The Kimberley Ark project is establishing a genebank for species of the Kimberley region most likely to be impacted by the cane toad invasion. The actual “bank” itself is remarkably simple, all that is required is a container to store the tissues in liquid nitrogen to keep them frozen at the correct temperature.
Cane toads are highly toxic and have advanced across Northern Australia. Predators that eat the toad are particularly vulnerable and our populations of quolls, goannas and other native carnivores have since crashed dramatically, resulting in a drastic loss of genetic diversity. When many individuals are lost the population must start again from very low numbers. This leads to inbreeding between closely related individuals and results in population health issues and the loss of the species’ ability to respond to changes in the environment.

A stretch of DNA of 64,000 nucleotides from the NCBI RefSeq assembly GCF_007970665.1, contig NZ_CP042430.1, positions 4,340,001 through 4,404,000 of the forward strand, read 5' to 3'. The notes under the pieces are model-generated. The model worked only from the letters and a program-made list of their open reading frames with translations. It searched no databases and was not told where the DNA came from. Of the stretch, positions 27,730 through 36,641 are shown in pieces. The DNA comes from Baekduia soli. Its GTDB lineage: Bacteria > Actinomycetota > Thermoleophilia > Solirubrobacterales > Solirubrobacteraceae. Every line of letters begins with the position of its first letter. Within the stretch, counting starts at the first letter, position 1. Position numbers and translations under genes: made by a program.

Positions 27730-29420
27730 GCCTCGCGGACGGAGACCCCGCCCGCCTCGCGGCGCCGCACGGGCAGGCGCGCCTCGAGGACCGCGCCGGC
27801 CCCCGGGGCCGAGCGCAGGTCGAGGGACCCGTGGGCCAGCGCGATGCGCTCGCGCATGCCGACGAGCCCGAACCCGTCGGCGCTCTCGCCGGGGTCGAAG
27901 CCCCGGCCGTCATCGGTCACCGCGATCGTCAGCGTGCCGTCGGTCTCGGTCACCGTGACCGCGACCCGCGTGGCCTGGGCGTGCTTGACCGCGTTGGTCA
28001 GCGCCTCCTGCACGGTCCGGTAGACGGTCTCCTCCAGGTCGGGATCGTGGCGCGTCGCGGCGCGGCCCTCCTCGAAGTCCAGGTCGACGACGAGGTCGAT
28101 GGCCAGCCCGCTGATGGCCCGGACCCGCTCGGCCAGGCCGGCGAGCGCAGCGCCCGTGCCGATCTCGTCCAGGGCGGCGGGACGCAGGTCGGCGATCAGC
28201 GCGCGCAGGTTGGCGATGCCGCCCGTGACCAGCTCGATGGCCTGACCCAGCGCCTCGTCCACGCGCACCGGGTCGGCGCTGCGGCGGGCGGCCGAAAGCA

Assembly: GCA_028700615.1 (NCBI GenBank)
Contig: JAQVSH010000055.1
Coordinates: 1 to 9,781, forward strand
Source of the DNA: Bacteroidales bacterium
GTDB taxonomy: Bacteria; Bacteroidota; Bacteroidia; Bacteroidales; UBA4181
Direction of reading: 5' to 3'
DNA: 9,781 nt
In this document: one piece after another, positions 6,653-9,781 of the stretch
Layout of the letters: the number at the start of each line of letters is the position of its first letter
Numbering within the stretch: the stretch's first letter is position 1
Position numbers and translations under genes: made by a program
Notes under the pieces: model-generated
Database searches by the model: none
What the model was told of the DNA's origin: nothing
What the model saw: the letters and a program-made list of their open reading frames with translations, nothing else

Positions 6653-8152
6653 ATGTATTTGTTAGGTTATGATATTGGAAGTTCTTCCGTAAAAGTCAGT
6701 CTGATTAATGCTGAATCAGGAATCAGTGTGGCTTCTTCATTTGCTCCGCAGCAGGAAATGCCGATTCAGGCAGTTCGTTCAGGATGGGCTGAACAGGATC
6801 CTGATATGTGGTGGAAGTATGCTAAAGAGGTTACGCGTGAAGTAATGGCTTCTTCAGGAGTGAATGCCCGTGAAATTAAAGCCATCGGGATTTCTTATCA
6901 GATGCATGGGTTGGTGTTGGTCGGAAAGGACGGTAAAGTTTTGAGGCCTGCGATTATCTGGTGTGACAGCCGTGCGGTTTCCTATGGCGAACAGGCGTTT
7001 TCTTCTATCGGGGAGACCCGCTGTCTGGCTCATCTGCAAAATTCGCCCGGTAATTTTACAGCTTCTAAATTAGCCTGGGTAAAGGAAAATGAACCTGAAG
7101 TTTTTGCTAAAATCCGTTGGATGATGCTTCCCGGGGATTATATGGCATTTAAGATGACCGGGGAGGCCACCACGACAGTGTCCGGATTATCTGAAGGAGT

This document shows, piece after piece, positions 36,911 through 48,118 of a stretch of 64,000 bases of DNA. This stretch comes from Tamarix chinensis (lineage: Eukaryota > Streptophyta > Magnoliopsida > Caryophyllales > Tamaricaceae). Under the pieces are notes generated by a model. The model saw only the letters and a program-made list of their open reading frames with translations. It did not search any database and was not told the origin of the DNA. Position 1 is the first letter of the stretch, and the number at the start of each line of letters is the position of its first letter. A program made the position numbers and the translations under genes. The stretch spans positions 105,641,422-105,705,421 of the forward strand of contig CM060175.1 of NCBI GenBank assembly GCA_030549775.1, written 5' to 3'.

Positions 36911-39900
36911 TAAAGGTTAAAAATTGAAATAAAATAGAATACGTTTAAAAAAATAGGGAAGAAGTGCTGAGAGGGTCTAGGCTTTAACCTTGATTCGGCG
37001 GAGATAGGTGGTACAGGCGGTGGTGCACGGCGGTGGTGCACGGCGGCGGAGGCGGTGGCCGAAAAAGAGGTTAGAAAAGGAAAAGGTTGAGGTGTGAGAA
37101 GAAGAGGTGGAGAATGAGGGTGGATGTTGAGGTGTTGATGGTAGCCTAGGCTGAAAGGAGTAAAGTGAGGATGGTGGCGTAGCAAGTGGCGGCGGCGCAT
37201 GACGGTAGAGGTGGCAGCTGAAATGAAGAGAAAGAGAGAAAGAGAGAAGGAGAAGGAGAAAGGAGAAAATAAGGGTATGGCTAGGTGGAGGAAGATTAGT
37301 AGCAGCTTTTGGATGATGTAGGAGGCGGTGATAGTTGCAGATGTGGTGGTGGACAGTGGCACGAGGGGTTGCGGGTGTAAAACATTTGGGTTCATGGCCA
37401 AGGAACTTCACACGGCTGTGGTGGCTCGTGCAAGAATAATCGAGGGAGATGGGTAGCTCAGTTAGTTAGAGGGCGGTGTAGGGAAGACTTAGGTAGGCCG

Kimberley Ark scientists achieved an Australian first (second time world-wide) in 2014 when they obtained sperm samples from a lizard species. Currently the team are working up techniques and protocols for yellow-spotted monitors, sand monitors, heath monitors and various skink species that are at high risk of extinction. The race is on to bank target species, ensuring the genetic diversity is frozen in time before the cane toad further destroys existing diversity.